Navigating Protection During Divorce: TROs, POs, and Standing Orders in Texas

When faced with a divorce or family law dispute, it's essential to understand the legal tools available to protect yourself and your loved ones. In Texas, two key options are Temporary Restraining Orders (TROs) and Protective Orders (POs). However, some counties, such as Travis, Williamson, and Hays, add another layer of protection through Standing Orders. Let's break down these legal instruments and explore when each might be appropriate.

Temporary Restraining Orders (TROs)

A TRO is a court order typically filed alongside a divorce petition. It can prohibit both parties from:

  • Hiding or destroying assets
  • Harassing each other or the children
  • Canceling insurance policies
  • Taking the children out of a certain geographic area

TROs are relatively quick and easy to obtain, putting immediate restrictions in place to maintain the “status quo.” Violating a TRO can result in being held in contempt of court. However, TROs do not make a finding of family violence, cannot remove an abuser from the home, and expire when the divorce is finalized, if not sooner.

Protective Orders (POs)

A PO is a separate legal proceeding sought when family violence has occurred or is threatened. It can:

  • Prohibit the abuser from committing further acts of violence
  • Order the abuser to stay away from the victim's home, work, or school
  • Require the abuser to complete a battering intervention program
  • Award temporary custody, visitation, child support, etc.

POs provide more robust protection than TROs. They can remove an abuser from the home, criminalize further acts of violence, and are valid for up to 2 years (and are renewable). However, obtaining a PO requires evidence and a finding of family violence, and the process can take several weeks.

Standing Orders

In counties like Travis, Williamson, and Hays, Standing Orders add an automatic layer of protection in divorce cases. These orders go into effect immediately upon filing and typically prohibit parties from:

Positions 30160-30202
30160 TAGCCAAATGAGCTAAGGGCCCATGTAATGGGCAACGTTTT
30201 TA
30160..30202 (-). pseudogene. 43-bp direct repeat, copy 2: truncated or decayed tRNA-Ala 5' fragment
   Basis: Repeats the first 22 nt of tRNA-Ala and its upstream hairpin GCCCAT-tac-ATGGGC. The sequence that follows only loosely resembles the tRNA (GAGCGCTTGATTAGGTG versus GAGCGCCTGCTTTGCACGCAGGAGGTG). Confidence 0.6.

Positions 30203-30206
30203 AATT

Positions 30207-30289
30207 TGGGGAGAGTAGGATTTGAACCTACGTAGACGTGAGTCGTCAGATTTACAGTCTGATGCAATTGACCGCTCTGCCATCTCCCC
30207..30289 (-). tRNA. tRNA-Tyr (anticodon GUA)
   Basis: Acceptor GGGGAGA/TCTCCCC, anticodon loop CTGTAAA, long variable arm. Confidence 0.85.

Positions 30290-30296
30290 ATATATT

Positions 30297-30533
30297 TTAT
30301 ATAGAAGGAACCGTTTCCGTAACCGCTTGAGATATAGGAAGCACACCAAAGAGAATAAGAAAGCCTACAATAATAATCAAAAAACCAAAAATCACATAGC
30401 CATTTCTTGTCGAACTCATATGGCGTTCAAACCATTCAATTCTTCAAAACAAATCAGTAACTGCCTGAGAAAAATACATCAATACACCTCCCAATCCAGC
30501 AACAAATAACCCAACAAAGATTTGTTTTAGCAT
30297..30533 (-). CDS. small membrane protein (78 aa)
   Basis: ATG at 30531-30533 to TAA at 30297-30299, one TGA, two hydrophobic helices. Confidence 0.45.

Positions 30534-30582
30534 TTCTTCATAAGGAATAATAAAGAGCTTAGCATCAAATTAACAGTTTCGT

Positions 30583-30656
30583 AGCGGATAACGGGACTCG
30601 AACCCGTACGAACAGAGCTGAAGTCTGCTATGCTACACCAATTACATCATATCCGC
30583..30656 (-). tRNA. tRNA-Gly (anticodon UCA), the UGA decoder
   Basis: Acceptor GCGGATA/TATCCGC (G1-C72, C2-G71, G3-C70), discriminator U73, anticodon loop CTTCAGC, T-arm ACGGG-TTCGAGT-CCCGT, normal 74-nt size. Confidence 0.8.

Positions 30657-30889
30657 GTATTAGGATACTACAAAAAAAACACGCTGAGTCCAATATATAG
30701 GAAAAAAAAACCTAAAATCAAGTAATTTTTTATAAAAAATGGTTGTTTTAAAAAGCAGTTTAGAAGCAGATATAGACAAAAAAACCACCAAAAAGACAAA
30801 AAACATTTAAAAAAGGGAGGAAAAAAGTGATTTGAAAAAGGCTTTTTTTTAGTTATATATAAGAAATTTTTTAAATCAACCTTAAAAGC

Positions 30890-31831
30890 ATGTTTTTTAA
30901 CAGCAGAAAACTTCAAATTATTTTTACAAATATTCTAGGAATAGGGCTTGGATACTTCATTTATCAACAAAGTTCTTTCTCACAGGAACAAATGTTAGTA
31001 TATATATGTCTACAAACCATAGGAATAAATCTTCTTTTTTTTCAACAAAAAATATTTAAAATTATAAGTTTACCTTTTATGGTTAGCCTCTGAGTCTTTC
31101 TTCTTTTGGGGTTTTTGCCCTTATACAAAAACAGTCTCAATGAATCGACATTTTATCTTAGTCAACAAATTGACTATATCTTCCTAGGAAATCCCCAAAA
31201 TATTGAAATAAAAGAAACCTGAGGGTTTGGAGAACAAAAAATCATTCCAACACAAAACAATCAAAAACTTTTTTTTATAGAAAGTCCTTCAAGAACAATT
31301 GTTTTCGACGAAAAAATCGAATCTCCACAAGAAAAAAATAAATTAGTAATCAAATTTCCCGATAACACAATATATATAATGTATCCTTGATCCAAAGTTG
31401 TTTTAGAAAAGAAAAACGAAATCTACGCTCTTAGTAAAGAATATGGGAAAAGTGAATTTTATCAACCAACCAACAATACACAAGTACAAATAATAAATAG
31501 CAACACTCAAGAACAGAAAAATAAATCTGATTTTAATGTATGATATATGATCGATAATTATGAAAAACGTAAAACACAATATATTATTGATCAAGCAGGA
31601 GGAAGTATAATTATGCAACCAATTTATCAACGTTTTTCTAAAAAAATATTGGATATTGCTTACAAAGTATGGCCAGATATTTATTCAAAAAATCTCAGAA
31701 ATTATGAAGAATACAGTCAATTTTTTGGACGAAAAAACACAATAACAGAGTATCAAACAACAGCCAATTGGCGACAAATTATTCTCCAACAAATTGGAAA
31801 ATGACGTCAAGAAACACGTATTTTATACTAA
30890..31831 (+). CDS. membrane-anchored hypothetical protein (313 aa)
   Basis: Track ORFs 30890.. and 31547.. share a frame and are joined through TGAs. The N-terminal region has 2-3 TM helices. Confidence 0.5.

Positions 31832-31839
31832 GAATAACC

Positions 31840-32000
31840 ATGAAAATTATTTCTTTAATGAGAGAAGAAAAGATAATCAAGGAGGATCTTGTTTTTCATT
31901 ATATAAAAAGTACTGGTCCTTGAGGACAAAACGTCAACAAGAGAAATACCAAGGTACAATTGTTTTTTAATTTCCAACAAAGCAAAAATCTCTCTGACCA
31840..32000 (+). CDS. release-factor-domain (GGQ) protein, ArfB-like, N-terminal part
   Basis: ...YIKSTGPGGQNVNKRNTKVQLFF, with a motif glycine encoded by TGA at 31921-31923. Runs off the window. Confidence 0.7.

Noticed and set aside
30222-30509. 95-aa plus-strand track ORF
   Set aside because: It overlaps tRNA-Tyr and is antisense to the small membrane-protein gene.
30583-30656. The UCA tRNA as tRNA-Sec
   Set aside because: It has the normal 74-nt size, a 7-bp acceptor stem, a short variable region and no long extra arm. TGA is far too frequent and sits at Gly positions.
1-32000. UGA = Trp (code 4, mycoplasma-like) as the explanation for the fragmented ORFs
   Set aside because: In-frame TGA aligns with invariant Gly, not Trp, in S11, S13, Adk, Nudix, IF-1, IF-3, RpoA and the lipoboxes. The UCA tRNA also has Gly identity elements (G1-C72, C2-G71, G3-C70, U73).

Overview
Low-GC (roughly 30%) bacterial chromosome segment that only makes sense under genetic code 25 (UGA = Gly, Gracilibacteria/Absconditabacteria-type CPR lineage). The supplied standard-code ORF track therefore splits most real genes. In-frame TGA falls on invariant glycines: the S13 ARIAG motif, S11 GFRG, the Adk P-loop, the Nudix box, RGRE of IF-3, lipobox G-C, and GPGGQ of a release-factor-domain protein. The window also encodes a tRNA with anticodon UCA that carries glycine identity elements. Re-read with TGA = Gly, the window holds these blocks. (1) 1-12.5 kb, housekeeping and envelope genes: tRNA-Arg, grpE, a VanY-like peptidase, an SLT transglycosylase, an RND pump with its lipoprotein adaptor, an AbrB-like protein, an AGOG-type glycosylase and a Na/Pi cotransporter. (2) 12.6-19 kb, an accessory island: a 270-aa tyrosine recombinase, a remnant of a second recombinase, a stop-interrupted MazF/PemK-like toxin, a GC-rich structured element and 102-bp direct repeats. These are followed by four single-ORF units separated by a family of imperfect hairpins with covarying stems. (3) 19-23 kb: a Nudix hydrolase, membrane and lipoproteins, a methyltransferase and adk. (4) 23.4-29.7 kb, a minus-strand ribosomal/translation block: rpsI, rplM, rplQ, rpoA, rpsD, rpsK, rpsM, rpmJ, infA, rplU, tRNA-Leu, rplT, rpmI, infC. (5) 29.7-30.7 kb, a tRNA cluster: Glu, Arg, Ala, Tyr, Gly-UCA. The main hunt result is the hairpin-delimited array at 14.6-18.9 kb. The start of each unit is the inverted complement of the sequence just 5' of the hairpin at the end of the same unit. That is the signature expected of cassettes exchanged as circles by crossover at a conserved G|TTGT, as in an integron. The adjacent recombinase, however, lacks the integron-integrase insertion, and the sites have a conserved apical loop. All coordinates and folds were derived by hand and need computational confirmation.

• Disrupting the children's daily routine
  • Making disparaging remarks about the other parent in front of the children
  • Destroying or altering electronic data
  • Canceling insurance policies

Standing Orders streamline the TRO process by putting standard prohibitions in place county-wide. However, they do not replace the need for a TRO or PO in cases involving unique circumstances or family violence.

When Protection is Needed

So, when might you need a TRO, PO, or both? Here are some scenarios to consider:


  • You fear your spouse might drain joint assets or cancel insurance during the divorce
  • You're worried your spouse might flee with the children or disrupt their school enrollment


  • You or your children are experiencing physical, sexual, or emotional abuse
  • The abuse involves threats, stalking, harassment, or coercive control tactics


  • Your spouse is draining assets and engaging in harassing behavior
  • You need the expanded protections of a PO and the financial safeguards of a TRO

Seeking Legal Guidance

If you're facing a divorce or family law issue in Central Texas, it's crucial to have an experienced attorney by your side. At Trusler Legal PLLC, we understand the nuances of TROs, POs, and Standing Orders and can help you navigate these complex legal waters with confidence.

Whether you need protection from an abusive spouse, guidance on maintaining stability for your children, or advocacy in preserving your financial interests, our team is here to help. We'll work closely with you to assess your unique needs and craft a legal strategy that prioritizes your safety and well-being.

Don't wait to seek the protection and support you deserve. Contact Trusler Legal PLLC today to schedule a consultation and take the first step toward a brighter, more secure future.

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